which specifies a complete Java Bean property.


In the following example two Entities are associated using a one-to-one mapping between primary keys.

class Heart(Serializable):
    def id(self):pass
class Body(Serializable):
    def id(self):pass
    @OneToOne(cascade = CascadeType.ALL)
    def heart(self):pass

Now we can check the behavior:

# session 1
with hn_session(Heart, Body) as session:
    body = Body()
    heart = Heart()
    body.heart = heart
    body.id = 1
    heart.id = body.id
    with hn_transact(session):
# session 2
with hn_session(Heart, Body) as session:
    with hn_transact(session):
        b = session.get(Body, 1)
        assert b
        assert b.heart
        assert b.heart.id == 1


With Hibernate support in Jython we notice another clear departure from the CPython world and its web frameworks and components. Hibernate is distinctively Java and special techniques are needed to create compile time Java properties in a dynamic language. Jython has long been a second citizen in Python land. I suspect this is going to change with support of Java frameworks which alone have as many users/downloads as Python.

Jynx 0.3 – how to fix custom class loaders for use with Jython

Posted in Jynx, Jython on August 12th, 2009 by kay – Be the first to comment

Broken class loaders

Jynx 0.2 contained an ugly workaround for a bug I couldn’t fix for quite a while. The bug can be described as follows: suppose you defined code of a Java class A and compiled it dynamically:

A = JavaCompiler().createClass("A", A_source)

When you attempt to build a subclass

class B(A): pass
a NoClassDefFoundError exception was raised:

Traceback (most recent call last):
  File "C:\lang\Jython\jcompile.py", line 185, in <module>
    class B(A):pass
    at java.lang.ClassLoader.defineClass1(Native Method)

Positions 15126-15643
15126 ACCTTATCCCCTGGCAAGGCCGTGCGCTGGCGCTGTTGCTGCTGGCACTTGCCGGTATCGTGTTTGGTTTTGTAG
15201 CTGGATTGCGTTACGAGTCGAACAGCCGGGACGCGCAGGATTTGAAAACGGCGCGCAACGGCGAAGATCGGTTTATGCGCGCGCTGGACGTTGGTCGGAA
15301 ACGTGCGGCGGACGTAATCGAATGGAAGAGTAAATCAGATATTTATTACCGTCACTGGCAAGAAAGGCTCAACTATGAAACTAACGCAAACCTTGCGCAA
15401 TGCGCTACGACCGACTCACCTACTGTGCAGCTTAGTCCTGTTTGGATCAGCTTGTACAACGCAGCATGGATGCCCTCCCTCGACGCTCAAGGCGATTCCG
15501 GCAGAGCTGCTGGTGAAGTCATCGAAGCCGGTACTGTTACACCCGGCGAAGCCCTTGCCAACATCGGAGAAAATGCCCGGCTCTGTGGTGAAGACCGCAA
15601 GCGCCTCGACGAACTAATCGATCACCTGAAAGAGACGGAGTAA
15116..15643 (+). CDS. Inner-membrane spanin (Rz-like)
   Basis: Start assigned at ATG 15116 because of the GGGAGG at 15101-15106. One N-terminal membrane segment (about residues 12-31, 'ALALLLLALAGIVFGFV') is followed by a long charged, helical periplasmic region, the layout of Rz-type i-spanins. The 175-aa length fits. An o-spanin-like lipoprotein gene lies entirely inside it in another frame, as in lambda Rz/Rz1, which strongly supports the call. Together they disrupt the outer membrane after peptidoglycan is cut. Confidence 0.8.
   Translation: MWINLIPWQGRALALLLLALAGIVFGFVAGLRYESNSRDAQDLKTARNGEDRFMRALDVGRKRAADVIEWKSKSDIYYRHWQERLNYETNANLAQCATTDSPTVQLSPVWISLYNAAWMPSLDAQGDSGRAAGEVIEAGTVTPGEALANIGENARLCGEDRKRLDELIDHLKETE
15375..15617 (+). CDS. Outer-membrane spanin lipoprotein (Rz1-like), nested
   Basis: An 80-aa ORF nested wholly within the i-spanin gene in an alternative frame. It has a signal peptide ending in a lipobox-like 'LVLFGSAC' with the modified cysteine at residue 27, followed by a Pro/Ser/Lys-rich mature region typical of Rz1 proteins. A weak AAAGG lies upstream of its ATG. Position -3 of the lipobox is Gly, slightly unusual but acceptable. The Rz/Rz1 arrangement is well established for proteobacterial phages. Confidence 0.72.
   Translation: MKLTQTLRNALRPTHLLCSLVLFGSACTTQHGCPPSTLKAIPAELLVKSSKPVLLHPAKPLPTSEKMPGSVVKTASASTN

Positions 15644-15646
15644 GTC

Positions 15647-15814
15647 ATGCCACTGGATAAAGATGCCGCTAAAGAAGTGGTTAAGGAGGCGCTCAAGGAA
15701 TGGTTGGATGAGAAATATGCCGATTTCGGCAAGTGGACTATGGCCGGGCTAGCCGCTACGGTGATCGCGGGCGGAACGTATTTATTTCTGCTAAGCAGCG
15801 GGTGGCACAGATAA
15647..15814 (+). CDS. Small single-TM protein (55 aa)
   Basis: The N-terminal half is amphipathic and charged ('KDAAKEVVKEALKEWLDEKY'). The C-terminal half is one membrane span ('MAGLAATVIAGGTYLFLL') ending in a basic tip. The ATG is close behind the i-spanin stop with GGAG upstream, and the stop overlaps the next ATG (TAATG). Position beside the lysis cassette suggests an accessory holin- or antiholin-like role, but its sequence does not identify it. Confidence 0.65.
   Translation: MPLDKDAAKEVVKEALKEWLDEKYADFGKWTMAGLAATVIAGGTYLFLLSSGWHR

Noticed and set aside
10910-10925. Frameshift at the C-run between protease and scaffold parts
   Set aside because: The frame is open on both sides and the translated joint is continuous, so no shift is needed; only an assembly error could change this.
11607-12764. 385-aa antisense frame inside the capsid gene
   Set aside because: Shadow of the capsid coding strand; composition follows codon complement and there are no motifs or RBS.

at java.lang.ClassLoader.defineClass(ClassLoader.java:621)
    at java.lang.ClassLoader.defineClass(ClassLoader.java:466)
    at sun.reflect.NativeMethodAccessorImpl.invoke0(Native Method)
    at sun.reflect.NativeMethodAccessorImpl.invoke(NativeMethodAccessorImpl.java:39)
    at sun.reflect.DelegatingMethodAccessorImpl.invoke(DelegatingMethodAccessorImpl.java:25)
    at java.lang.reflect.Method.invoke(Method.java:597)
java.lang.NoClassDefFoundError: org/python/core/PyProxy (wrong name: A)

In that case the Jython runtime failed to create a proxy class for B while locating PyProxy which is a Jython core interface. From the traceback it wasn’t clear how to locate the error and I started to debug into Jython from Netbeans.

This is what happened: Jynx defines a ByteClassLoader class which is custom class loader for dynamic compilation of A. When A is loaded with loadClass a findClass method is called to locate A and this method had to be overwritten. The ByteClassLoader was bound to A automatically and used by Jython to locate interfaces such as org.python.core.PyProxy. This didn’t work and explains the failure. A possible fix is to respond to classes which cannot be dealt with from ByteClassLoader and delegate a findClass call to the parent class loader.

Curiously Jython stopped using ByteClassLoader after I changed the inheritance hierarchy from

class ByteClassLoader(ClassLoader):
    def __init__(self, code):
        super(ByteClassLoader, self).__init__(ClassLoader.getClassLoader())


class ByteClassLoader(URLClassLoader):
    def __init__(self, code):
        super(ByteClassLoader, self).__init__([], ClassLoader.getSystemClassLoader())

The URLClassLoader provides the opportunity to add URLs at runtime and therefore modifying the CLASSPATH dynamically.

No disk dumps in Jynx 0.3